Wednesday, September 11, 2013

A guest post from Paul Brislen

More on copyrights, copylefts and copywrongs. Paul Brislen has been CEO of TUANZ from early 2011:
 Since then he’s battled mobile termination rates, the threat of a 10-year regulatory holiday under UFB, international mobile roaming rates and copyright legislation whilst keeping a watching brief on the UFB and RBI rollout, spectrum auctions, content debates and the ultimate aim – a faster, smarter, more connected New Zealand. A journalist by trade, past roles include head of corporate communications at Vodafone NZ as well as the editorial spot at ComputerworldNZ.
So he has an informed view of copyright and digital stuff.  Plus (spoiler alert!) he is a very good bloke. Here is his response to last week’s speech by Paula Browning, CEO of CLNZ:
Much as I agree with Paula Browning’s comments regarding the necessity for good copyright laws (I spent many years making my living via copyright and would continue to do so but 40c/word is a killer rate), the arguments of the Fair Deal coalition aren’t so much about copyright as about the business model that currently is used to support it.
TUANZ is a member of the coalition and supports its work, not because we want to see an end to New Zealand literature but because we want to see an end to the ridiculous Hollywood system that breaks the planet up into regions and charges different rates for the same publications in different places and which stops customers (the audience) from getting to the content (film, TV, music and yes, in some instances, literature) and paying for it.
To demonstrate the Hollywood model, let’s forget about literature or television or music or the movies for a moment. Let’s change the product but apply the same process.
Imagine the All Blacks were playing Australia tonight and the game was being shown live all over the planet. The Brits could watch, the Americans (as if), the South Africans, the Aussies . . . but in New Zealand the broadcaster announced, “We’ll be screening that game at a later date. Coming up, some gardening show!”
There would be violence on the streets and a swift change to the law. Why? Because the idea of restricting access to content is nonsense.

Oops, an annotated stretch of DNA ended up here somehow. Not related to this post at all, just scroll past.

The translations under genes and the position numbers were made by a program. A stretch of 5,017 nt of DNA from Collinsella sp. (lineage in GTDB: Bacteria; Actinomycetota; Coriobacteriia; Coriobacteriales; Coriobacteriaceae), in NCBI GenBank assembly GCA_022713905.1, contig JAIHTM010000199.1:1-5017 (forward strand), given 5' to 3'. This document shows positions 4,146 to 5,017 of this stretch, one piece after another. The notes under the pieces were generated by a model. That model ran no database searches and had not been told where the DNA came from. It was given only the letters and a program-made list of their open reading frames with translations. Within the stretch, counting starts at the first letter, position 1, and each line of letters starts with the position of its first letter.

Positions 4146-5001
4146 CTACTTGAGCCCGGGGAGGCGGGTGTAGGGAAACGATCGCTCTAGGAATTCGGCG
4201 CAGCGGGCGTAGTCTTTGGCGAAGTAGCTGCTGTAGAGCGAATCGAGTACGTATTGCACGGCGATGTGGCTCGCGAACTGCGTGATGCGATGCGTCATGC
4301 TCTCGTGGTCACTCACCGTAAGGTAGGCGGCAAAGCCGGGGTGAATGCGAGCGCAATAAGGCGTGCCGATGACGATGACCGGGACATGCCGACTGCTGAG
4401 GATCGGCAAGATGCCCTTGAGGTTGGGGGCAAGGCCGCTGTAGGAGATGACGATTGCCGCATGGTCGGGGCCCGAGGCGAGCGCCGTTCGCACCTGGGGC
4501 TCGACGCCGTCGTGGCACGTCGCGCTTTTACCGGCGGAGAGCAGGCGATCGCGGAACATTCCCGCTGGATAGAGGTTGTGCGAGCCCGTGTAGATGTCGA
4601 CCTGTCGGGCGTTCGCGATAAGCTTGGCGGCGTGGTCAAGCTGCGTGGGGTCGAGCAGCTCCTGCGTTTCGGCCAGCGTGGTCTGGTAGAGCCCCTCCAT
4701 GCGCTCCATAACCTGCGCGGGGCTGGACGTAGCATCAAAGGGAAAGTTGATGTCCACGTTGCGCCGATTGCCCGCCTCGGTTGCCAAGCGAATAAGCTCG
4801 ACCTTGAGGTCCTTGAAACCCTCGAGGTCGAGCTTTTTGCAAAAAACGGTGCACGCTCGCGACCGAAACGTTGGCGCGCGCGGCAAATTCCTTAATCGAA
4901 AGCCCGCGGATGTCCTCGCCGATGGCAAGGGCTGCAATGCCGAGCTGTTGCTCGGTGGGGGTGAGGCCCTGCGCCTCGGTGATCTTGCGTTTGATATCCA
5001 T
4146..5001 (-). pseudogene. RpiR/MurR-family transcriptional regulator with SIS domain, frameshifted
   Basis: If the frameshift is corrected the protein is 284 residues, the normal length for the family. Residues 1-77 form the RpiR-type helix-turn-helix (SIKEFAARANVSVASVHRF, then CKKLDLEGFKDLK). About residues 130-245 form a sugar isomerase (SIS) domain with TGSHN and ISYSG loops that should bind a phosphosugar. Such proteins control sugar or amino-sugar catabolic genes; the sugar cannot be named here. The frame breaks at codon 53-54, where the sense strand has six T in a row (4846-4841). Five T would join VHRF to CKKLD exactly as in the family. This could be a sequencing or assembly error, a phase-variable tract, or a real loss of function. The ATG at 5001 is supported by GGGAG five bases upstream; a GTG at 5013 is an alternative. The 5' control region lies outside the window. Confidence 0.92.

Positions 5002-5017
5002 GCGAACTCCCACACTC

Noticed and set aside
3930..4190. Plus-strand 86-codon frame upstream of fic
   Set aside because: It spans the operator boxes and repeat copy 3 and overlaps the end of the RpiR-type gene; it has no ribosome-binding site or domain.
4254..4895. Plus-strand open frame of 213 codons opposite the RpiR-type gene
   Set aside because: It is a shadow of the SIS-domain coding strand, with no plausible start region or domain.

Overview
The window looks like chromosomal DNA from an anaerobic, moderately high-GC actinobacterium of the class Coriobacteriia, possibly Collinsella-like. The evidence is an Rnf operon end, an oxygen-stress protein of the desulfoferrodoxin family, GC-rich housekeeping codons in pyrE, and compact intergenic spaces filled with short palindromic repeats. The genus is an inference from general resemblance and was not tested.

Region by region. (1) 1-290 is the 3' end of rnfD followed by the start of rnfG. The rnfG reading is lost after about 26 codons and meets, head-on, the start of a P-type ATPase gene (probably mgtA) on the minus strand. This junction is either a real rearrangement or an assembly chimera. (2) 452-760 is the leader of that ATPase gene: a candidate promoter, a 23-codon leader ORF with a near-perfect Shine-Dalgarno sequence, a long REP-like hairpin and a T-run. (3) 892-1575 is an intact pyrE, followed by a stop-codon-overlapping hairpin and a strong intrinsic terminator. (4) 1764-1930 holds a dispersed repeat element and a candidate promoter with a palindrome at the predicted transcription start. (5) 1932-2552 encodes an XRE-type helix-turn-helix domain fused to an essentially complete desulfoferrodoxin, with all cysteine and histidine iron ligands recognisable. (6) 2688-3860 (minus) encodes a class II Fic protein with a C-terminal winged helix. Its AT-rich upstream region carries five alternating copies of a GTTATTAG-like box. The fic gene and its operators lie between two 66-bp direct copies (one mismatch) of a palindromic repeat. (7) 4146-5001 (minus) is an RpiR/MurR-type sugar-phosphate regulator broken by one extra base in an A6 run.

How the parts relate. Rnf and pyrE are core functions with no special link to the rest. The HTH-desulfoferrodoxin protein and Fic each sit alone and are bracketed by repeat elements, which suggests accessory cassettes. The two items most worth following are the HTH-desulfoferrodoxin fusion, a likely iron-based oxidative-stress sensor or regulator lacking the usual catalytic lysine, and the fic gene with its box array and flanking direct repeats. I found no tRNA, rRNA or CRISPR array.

Television content is often scheduled around a channel model that is no longer relevant to the audience. Gone are the days where we all sat down at six o’clock to watch the evening news on the state broadcaster.
Instead, I watch news as it happens via Twitter or various “breaking news” alerts that pop up and I, as a consumer of news content, love it. Other people are quite happy to watch the packaged news, but prefer a different time, a different provider or a different news feed altogether.
The idea that we need someone else to decide what we can watch and when is fast becoming hilarious in its naivety, yet the TV producers seem hell-bent on insisting on it.
The music industry underwent the same head-in-the-sand movement a few years ago when Napster emerged. Now that Napster is dead, the industry has realised it can’t continue in the old world order and so we have iTunes, Spotify and countless other outlets for music. You don’t even need to pay any more – you can subscribe (sounds like radio to me) or listen to ads as well in order to cover the costs.
Television is slowly waking up to this but all too often it still can’t figure out that customers don’t want to buy 58 channels of rubbish in order to secure access to the one show (typically Game of Thrones) that they do want to watch.
Customers want to watch the shows they pick. They want to watch them on TV but also on iPads and Galaxy Tabs. They want to watch them at midnight or lunchtime. They want to watch them one by one or back to back.
It’s this change of control that customers are after, not the destruction of creative content. Far from it.
Kevin Spacey said it much better than I can – give control of the timing and location of your content to your customers. You can read all about it here he’s entirely right.
I buy books. I buy a lot of books. I buy almost all my books via my Kindle these days for two main reasons: price and speed.
I recently bought a book by an author I’ve been following on Twitter for some time. We chatted, he and I, about his upcoming book and when Amazon said I could buy it I cheerfully plunked down my cash.
Not so fast, said Amazon. You can’t have that book until July – six months away.
I was gobsmacked, and so was the author – it’s an eBook, so why do I have to wait? Why does he have to wait for my payment?
We both had to wait because someone in marketing had decided that even though the promotional work to get readers to buy the book was taking place in January, readers in New Zealand couldn’t buy the book until July – for no reason at all.
It’s that attitude we want to change. We have money and we’re happy to spend it, but we won’t buy stuff we don’t want and we won’t wait.
The internet is, in effect, a giant copying machine. The words I write in this box on don’t get “sent” to you, they are “copied” to you. Actually, they’re copied to my ISP which writes a copy on’s servers which displays them to your ISP which takes a copy when you click on the link and finally a copy ends up on your computer where you’re reading it now.